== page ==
SAN FRANCISCO (Reuters) - A U.S. appeals court ruled on Monday that same-sex couples could not marry in California while the court considers the constitutionality of the state’s ban on gay marriage.
But the panel of the Ninth Circuit Court of Appeals set an aggressive schedule for the case, with briefings in the fall and a hearing the week of December 6.
California’s ban on same-sex marriage, known as Proposition 8, passed in November 2008, setting off emotional reactions among both opponents and supporters of the ban.
Liberals questioned how trend-setting California could fall in line with roughly 40 other states that ban same-sex unions, while social conservatives boasted that their cause had national backing.
U.S. District Court Chief Judge Vaughn Walker ruled earlier this month that the ban was unconstitutional.
Last week he said gay marriages could resume while higher courts considered the matter. But the brief ruling by the three-judge appellate panel reverses that, prohibiting gay marriage during the appeal.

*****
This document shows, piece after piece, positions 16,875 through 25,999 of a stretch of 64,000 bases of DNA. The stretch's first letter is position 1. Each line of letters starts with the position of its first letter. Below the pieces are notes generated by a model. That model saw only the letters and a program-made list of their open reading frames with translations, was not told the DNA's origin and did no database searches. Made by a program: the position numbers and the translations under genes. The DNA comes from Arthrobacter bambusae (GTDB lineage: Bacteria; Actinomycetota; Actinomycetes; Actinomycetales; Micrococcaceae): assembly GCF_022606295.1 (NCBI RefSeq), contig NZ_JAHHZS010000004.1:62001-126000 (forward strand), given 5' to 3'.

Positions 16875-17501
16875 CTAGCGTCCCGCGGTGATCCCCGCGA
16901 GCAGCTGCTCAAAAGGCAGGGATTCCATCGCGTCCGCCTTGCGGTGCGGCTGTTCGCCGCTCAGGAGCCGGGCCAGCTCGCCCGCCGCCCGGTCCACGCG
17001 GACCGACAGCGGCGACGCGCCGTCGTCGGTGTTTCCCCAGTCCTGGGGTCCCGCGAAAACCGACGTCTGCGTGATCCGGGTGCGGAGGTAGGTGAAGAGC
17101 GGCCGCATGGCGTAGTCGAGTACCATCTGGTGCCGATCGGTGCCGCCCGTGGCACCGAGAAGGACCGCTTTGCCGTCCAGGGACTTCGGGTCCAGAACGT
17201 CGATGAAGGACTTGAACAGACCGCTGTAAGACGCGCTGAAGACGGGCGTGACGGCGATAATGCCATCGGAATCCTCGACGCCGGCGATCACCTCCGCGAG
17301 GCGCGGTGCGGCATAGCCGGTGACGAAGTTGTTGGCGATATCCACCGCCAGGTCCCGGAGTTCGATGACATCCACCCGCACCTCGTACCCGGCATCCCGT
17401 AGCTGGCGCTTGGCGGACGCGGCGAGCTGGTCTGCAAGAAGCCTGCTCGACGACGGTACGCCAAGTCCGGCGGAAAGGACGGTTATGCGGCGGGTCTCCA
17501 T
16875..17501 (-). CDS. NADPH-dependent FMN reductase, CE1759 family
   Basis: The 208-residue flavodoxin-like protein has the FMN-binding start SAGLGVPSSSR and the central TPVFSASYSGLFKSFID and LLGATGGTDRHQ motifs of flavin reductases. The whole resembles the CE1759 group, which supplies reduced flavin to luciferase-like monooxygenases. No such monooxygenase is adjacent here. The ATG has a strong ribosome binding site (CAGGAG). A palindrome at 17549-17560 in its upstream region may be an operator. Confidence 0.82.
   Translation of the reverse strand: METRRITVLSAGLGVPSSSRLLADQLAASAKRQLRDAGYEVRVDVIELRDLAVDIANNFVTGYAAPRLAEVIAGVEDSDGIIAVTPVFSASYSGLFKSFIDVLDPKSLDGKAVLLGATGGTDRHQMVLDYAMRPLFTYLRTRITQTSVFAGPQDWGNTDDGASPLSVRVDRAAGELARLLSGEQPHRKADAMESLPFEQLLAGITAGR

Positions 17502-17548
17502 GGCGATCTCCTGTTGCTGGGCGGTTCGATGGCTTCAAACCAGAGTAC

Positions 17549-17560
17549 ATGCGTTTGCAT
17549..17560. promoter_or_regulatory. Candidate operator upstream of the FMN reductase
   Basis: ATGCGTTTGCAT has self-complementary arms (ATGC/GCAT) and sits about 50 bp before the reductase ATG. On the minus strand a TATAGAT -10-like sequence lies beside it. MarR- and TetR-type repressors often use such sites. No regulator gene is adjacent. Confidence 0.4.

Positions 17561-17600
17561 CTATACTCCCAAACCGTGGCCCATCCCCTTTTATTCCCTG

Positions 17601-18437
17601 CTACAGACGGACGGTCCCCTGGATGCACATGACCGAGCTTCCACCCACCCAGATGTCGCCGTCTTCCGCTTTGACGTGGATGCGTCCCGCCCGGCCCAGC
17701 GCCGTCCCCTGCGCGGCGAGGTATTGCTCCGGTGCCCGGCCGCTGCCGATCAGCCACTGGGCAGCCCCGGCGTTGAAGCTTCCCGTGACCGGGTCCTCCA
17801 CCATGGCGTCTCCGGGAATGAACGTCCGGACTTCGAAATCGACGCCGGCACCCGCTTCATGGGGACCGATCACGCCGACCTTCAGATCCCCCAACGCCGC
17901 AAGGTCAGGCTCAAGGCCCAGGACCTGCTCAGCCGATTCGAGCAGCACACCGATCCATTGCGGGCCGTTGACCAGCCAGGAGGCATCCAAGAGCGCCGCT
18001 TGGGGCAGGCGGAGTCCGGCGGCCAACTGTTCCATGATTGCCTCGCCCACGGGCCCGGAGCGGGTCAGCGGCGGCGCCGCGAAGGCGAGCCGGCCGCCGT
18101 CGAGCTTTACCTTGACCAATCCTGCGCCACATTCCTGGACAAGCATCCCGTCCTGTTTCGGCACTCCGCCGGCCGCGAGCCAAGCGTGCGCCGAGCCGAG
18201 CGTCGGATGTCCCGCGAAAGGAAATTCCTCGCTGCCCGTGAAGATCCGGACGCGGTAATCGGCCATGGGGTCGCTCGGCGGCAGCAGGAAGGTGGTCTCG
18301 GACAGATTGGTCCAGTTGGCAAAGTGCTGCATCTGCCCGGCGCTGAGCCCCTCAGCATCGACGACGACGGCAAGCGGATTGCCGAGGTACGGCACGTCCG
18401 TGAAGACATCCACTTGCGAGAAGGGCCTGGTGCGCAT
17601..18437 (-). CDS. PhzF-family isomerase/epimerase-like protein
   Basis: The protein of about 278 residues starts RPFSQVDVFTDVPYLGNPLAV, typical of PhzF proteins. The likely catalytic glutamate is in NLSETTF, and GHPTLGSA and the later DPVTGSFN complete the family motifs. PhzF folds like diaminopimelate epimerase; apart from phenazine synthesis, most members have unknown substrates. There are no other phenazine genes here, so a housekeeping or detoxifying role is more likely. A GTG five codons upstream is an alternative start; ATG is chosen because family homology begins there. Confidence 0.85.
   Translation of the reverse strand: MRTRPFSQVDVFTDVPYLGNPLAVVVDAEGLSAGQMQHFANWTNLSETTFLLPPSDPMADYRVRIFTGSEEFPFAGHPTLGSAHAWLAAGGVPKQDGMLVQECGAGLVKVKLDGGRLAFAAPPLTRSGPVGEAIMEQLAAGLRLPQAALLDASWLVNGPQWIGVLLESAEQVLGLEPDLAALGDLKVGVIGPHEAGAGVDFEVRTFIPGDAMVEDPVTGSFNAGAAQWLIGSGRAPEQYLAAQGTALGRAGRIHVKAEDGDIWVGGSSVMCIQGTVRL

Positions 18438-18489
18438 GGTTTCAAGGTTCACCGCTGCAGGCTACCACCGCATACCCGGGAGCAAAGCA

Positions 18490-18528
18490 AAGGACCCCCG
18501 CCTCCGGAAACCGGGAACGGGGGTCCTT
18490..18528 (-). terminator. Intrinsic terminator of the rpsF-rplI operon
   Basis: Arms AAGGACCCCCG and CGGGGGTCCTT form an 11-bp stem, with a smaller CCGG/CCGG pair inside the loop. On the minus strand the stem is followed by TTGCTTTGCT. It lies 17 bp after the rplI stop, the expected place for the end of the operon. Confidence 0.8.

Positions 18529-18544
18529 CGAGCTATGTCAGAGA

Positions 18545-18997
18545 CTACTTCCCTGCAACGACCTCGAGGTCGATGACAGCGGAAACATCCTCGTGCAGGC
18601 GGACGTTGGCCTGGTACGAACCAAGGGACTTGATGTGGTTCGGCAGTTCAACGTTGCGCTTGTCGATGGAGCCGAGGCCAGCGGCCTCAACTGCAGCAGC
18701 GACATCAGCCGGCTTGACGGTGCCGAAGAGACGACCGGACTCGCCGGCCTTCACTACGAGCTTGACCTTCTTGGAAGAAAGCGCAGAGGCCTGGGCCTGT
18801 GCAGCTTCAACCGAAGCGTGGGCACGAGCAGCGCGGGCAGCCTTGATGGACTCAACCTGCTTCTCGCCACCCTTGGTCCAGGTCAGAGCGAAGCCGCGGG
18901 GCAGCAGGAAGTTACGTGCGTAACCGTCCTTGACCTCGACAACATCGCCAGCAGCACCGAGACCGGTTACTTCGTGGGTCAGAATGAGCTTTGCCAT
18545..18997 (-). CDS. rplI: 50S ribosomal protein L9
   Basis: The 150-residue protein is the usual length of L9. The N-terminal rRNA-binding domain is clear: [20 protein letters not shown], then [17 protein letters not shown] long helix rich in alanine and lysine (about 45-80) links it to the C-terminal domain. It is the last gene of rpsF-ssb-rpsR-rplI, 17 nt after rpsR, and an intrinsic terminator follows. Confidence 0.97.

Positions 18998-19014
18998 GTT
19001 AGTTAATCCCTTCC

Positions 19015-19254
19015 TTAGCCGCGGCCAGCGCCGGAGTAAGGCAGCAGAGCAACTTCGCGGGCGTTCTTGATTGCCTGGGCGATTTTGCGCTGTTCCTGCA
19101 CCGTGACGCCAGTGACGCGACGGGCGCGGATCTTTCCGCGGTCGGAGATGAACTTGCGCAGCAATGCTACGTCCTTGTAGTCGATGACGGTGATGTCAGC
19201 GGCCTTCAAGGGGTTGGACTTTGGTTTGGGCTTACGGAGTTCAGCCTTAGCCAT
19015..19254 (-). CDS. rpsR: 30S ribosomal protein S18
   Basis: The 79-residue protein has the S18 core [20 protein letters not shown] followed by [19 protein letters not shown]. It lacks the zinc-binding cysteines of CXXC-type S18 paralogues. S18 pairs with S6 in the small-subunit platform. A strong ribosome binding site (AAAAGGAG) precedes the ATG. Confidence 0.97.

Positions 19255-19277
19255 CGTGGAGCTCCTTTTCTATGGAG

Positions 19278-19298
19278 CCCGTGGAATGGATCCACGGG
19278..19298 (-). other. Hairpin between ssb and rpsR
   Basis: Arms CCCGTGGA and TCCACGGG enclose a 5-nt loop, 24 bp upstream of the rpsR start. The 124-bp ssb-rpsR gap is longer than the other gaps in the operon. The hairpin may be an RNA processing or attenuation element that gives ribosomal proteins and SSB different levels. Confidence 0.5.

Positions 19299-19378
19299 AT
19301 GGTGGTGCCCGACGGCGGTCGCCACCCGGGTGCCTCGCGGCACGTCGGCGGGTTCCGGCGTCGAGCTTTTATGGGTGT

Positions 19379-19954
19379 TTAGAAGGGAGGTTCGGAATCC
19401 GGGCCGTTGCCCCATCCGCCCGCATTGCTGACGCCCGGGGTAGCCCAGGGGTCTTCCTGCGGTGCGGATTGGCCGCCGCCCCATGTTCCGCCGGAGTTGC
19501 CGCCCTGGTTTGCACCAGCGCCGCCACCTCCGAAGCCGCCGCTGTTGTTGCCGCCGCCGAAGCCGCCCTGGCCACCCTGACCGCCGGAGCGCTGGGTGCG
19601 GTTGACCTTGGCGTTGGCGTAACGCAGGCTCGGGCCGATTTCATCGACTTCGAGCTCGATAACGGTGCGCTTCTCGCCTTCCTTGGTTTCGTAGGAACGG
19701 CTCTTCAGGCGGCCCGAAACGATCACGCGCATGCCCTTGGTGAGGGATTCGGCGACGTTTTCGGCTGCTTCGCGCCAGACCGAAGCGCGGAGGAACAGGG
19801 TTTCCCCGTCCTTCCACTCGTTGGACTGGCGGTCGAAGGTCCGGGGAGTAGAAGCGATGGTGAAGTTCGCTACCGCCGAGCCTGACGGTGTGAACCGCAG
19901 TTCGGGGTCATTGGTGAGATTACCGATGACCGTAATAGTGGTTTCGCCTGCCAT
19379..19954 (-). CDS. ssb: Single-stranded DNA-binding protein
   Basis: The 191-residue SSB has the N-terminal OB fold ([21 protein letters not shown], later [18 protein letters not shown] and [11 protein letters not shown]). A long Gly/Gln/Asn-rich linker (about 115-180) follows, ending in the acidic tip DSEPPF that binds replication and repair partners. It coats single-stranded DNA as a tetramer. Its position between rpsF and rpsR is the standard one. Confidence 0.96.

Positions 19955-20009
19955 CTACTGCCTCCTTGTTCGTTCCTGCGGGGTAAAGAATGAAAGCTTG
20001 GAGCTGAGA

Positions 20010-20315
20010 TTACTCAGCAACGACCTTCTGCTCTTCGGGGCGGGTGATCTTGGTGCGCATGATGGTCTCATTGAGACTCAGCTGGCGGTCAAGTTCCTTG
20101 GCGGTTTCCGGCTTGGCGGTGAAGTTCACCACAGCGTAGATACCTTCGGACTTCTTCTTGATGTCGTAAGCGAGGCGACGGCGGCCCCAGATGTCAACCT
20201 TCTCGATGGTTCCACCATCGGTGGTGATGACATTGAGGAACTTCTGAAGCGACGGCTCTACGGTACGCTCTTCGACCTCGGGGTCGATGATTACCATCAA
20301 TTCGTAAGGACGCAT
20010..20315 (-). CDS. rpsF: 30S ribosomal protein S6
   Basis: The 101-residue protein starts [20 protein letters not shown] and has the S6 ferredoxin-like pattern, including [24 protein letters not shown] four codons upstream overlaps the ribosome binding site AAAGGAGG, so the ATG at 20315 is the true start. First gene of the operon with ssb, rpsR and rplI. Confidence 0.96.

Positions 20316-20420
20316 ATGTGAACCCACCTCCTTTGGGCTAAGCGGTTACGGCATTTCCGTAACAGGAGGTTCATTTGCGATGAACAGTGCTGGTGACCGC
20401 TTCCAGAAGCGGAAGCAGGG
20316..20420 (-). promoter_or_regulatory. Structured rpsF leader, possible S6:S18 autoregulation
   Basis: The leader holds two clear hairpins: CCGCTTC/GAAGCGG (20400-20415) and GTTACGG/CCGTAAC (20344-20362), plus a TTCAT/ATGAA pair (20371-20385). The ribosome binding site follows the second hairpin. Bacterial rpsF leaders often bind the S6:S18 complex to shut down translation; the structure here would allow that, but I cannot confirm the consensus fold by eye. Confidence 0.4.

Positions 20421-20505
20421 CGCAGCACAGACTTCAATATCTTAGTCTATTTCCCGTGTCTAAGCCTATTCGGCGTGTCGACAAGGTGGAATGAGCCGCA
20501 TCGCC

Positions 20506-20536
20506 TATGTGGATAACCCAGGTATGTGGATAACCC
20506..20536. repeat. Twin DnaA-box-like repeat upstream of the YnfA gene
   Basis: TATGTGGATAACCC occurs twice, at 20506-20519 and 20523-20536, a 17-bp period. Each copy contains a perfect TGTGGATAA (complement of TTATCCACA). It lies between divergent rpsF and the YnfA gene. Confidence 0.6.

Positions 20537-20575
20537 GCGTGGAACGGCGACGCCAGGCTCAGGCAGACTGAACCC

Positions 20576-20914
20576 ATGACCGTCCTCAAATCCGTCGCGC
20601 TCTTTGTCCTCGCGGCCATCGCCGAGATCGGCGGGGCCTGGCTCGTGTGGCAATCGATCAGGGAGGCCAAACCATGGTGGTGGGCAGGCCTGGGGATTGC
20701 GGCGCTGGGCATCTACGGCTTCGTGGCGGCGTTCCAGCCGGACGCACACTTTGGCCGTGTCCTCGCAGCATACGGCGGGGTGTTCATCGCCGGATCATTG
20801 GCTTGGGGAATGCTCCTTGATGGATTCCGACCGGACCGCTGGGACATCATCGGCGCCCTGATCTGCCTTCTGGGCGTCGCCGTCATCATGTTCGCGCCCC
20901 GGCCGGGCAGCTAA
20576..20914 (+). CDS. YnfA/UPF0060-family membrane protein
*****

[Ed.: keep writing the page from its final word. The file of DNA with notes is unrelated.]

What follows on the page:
The appeals court has no deadline for a ruling, and the panel gave no reason for its decision on Monday.
“They punt,” said University of California, Berkeley, family law professor Joan Hollinger, who said the ruling was practical since it left in place the status quo but sped up the appeal.
The court did however ask both sides to explain whether the nongovernmental group that has defended Prop 8 had the judicial right, or standing, to appeal the case.
California Governor Arnold Schwarzenegger and Attorney General Jerry Brown represent the state in the case, and both support gay marriage. They have declined to appeal the lower court ruling.
Chief Judge Walker cast doubt on whether the Prop 8 group could show harm to themselves and meet other requirements of standing, and the request by the appellate judges highlighted the matter.
”It is obvious that they think there is a genuine issue“ of whether Prop 8 backers have the legal right to appeal,” said Jesse Choper, a Constitutional law professor at Berkeley.
The legal team fighting for gay marriage said they would not challenge the stay and welcomed the “extremely expedited” schedule.
Andrew Pugno, a lawyer defending the ban, said in a statement he was glad to see Californians’ votes “will remain valid” during the appeal process.
Additional reporting by Dan Levine, Editing by Chris Wilson